Question: Mr Draghi, I have got two questions for you. Number 1, if you say that the Governing Council was unanimous in stating that the policies have been successful, does that mean that those Governing Council members who were not willing to sign up to December's decision, as shown in the minutes, admitted that they were wrong?

My second question is on the banking troubles in Italy right now. What would you say to the assessment that you see somewhere that the process at the moment suggests that bail-in in Europe is dead?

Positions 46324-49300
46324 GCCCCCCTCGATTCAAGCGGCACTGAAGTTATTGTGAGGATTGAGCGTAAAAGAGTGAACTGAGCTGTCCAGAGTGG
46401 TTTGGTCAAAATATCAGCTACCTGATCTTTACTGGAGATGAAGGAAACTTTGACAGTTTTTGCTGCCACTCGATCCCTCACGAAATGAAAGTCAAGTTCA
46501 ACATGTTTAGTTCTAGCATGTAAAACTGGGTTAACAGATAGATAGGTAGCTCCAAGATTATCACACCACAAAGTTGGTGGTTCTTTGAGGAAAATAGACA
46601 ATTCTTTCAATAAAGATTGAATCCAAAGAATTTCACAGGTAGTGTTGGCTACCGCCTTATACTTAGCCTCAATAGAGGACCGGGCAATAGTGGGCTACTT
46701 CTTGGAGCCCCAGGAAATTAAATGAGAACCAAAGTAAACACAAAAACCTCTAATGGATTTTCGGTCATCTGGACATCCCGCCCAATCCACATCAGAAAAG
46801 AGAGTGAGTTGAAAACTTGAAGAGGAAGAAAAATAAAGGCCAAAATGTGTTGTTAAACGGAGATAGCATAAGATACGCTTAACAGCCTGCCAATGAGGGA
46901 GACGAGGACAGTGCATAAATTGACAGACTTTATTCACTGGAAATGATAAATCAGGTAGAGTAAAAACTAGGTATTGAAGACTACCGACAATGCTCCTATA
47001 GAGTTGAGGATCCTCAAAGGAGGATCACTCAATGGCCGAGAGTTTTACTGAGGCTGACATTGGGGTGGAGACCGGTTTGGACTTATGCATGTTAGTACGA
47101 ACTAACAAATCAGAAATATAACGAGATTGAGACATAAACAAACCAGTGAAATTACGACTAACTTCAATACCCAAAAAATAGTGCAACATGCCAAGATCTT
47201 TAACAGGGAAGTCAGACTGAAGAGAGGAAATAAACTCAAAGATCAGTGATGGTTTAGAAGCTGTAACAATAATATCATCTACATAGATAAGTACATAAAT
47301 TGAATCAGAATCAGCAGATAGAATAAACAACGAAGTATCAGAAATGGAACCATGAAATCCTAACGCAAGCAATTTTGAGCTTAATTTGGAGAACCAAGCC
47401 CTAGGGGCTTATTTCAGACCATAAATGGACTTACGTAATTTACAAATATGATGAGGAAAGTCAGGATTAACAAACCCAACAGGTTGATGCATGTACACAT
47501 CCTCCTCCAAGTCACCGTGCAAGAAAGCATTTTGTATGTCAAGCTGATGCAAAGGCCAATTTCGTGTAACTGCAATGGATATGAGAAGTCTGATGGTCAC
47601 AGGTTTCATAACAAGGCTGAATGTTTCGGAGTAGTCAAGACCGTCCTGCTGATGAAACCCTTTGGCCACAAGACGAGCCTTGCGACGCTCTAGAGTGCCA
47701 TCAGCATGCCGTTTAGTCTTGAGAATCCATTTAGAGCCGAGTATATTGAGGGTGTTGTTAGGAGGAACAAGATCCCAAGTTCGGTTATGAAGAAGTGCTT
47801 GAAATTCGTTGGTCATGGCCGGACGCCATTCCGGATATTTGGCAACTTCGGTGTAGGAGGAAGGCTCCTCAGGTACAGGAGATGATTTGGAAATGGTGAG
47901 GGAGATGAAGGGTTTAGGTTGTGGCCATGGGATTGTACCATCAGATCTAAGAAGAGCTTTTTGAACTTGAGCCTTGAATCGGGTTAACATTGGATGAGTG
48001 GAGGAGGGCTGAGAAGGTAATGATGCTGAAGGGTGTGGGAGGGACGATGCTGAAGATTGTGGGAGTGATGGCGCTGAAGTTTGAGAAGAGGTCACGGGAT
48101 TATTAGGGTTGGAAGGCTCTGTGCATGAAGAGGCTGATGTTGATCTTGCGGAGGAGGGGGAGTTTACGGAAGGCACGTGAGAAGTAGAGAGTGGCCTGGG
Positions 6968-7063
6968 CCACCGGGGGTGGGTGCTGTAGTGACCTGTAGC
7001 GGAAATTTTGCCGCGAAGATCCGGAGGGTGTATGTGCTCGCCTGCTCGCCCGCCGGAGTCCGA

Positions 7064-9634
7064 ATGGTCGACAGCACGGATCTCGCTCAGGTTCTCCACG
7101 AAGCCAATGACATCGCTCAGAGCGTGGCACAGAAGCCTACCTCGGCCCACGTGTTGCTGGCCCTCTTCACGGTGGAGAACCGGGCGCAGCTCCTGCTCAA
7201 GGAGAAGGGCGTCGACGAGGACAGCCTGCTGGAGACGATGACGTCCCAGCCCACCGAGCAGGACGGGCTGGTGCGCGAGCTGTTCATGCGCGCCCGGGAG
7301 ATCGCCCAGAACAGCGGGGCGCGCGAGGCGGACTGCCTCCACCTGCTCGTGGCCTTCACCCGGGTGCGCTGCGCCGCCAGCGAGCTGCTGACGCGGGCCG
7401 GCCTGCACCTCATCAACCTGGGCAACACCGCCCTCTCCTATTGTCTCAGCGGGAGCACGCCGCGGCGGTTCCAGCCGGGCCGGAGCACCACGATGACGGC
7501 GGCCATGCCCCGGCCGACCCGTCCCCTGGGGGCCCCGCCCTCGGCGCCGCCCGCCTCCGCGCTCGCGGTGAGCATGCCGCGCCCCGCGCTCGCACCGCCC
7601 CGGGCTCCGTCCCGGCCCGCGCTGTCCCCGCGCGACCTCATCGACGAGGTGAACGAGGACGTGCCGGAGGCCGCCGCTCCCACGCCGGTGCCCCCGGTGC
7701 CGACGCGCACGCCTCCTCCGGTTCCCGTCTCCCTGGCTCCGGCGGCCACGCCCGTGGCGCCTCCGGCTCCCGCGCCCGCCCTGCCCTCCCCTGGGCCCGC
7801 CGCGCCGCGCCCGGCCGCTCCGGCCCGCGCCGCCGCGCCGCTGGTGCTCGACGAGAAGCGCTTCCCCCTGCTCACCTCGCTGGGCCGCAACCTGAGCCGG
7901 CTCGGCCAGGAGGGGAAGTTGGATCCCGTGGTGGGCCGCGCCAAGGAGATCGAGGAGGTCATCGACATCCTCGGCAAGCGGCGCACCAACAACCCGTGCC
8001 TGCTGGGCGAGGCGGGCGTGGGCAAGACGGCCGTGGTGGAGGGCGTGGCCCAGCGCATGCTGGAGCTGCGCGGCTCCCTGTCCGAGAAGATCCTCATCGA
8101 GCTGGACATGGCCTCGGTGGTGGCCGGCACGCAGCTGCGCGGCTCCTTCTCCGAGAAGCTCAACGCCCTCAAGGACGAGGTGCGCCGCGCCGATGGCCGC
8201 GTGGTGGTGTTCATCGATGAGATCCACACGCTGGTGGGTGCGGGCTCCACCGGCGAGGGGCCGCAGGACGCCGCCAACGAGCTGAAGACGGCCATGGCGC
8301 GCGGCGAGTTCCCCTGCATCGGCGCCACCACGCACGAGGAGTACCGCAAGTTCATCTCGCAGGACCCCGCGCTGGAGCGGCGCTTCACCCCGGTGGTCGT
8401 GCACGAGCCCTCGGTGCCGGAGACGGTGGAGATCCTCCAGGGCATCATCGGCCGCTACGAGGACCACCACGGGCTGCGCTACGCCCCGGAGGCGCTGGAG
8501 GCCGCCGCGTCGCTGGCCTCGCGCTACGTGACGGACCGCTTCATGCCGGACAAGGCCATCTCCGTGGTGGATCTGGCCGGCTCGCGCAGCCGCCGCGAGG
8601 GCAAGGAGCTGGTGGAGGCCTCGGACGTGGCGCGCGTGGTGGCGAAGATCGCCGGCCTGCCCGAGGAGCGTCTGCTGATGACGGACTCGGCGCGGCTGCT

Draghi: Well, we don't have – how do you say it – public admissions of guilt, Mao Chinese style, as a way of working; we simply had a discussion. There was a general satisfaction that the policy is working. I gave you a few signs that it's working, a few data, but there are other data; for instance the increase in the market-based [inflation] expectations, as you've seen. The survey-based expectation measures also increased, although they are stable. It's interesting; they increased in the short term but they are stable in the long term. So the risk of deflation according to any measure has largely disappeared. Financing conditions have improved. The lending rates for households and companies have declined significantly. The other thing, by the way, we pay a lot of attention to exactly because of the question I had before about heterogeneity – diversity in the progress towards our objective. We pay a lot of attention also to the cross-country heterogeneity of loan rates and that has gone down. More generally borrowing conditions for SMEs have improved. Even more interestingly, the balance sheet repair for non-financial companies has actually improved markedly over the last few months. In general, more specifically the non-financial corporation, non-financial companies' leverage has gone down. Also all this says basically that the conditions for the transmission of our monetary policy have improved, but all this doesn't mean that we can relax. The Governing Council is aware that it will have to keep this present extraordinary monetary policy support as necessary to achieve our objective. Even though inflation has increased markedly, we know it's mostly driven by energy. At this point in time, the Governing Council decided to look through it.